reached the crunch point when they had decide on a replacement for the ubiquitous Beetle, the management team at Wolfsburg knew they had to get its successor right. So, they set two teams on the project, each with the objective to come up with a new small family car.
The result was the Volkswagen Polo and the Volkswagen Golf (subsequent versions of the Golf have, of course, grown to create some size separation between the two models).
That’s just one example of a motor manufacturer offering two cars aimed at the same market sector. Now we have another example with the launch in June this year of the Suzuki
The Japanese marque is well known for focussing its efforts on small cars and SUVs. It already has an almost bewildering choice of models including its existing supermini contender, the Swift. So there were some raised eyebrows when a second supermini
, the Suzuki Baleno was unveiled.
The aim, as with Volkswagen’s first Polo and Golf, is to grab a larger slice of the supermini market. Suzuki sees their two superminis appealing to subtly different markets. The Swift is seen as the contender with a bit more of a sporty image. The new Baleno, produced in India, is aimed at buyers whose main motoring priority is practicality.
That practicality message starts with the Baleno’s accommodation. There’s good space in the front. The seats are set quite high, but the driving position can be fine tuned with a steering wheel is adjustable for rake, but not for reach.
At 3.99 metres from bumper to bumper, the Baleno is just under 15cm longer than the Swift. That translates into greater passenger and boot space. Suzuki claim that the the Baleno offers the “best tandem distance” in the class – that is the distance between the front and rear seats. The aim is to make the Baleno a genuine four seater, not just a 2+2.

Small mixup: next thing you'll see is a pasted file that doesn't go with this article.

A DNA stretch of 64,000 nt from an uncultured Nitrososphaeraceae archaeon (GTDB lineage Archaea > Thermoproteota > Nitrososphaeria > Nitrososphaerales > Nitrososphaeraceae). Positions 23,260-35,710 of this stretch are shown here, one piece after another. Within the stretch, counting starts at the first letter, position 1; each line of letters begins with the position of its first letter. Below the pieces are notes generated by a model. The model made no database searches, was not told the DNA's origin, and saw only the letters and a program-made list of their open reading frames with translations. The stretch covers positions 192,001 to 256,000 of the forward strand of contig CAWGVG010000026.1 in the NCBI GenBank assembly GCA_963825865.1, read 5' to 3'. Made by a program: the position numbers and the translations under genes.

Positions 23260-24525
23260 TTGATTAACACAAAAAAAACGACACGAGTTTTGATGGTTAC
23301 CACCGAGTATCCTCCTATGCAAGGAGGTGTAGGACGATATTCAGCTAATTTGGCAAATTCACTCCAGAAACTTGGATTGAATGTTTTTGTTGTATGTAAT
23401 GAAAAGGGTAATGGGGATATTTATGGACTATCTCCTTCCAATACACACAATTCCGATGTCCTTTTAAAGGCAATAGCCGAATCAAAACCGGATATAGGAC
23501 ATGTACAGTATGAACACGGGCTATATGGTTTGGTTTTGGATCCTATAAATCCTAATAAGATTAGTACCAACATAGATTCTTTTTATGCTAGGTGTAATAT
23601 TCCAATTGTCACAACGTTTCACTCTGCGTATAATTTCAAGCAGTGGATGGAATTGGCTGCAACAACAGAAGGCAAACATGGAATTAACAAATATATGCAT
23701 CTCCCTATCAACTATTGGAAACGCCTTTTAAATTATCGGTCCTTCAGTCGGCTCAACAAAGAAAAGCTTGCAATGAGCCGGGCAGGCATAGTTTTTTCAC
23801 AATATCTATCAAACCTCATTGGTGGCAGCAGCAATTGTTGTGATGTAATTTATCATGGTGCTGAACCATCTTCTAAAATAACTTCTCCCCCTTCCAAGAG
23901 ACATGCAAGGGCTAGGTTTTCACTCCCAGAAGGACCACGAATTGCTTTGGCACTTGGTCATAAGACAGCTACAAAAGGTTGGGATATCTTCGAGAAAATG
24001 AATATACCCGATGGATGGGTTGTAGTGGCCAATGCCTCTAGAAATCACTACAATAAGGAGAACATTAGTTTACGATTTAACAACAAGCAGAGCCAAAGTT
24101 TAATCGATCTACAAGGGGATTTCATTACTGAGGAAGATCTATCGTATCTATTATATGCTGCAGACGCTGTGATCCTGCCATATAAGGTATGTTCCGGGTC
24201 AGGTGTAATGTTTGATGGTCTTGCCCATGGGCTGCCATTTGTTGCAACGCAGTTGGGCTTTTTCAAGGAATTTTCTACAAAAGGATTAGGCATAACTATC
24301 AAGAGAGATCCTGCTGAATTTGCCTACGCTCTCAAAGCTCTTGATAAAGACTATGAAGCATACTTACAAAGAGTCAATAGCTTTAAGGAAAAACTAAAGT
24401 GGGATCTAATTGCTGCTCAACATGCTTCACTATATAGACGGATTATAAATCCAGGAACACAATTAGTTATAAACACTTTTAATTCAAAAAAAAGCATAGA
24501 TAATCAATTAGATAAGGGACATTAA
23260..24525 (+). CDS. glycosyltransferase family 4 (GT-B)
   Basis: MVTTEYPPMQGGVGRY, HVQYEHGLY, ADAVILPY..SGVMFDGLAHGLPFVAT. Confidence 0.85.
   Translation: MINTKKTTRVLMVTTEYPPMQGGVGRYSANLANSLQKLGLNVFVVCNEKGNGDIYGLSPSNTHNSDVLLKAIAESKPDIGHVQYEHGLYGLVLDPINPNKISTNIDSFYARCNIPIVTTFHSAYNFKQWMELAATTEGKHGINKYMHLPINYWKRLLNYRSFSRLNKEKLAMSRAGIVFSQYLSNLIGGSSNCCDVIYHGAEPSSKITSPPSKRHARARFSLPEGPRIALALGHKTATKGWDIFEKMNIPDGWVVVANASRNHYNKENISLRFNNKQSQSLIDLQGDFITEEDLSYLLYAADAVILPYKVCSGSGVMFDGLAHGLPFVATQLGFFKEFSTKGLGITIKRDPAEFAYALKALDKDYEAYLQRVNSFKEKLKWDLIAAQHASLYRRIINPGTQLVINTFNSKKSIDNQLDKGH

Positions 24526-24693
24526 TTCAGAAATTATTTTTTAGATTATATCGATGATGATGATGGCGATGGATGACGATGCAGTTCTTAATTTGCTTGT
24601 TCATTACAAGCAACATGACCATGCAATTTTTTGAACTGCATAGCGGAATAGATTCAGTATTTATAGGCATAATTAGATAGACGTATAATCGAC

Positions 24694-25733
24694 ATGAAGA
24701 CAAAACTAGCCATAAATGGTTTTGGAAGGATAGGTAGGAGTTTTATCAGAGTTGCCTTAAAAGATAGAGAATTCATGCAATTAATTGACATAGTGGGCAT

As someone who likes a long-legged driving position with the driver’s seat set at, or near, its rearmost position, I usually block the seat behind me for occupancy by anyone other than small people or children. But, in the Baleno, I found I could hop out, leaving the driver’s seat in the rearmost position, and jump quite easily into the back seat. Although, my knees were in contact with the back of the driver’s seat, I didn’t feel squashed.
This rear seat space doesn’t come at the cost of luggage space either. With the back seats upright, the Baleno will take 355 litres of luggage – 65 litres more than a Ford Fiesta. The only possible negative is the fairly high boot sill to lift things over.
If it has comfortable space for a car in this class, the comfort message continues when you set off on your journey.
With a major road construction project underway on our regular route into town, the surface of our local side roads has been battered into something that resembles the craters of the moon. On my first drive in the Baleno, I braced myself for my fillings to be jiggled and my ears assaulted by crashing and banging suspension. I wish I could have seen my face. It didn’t happen. The Baleno soaked up the bumps in quite remarkable manner, particularly for a short wheelbase car.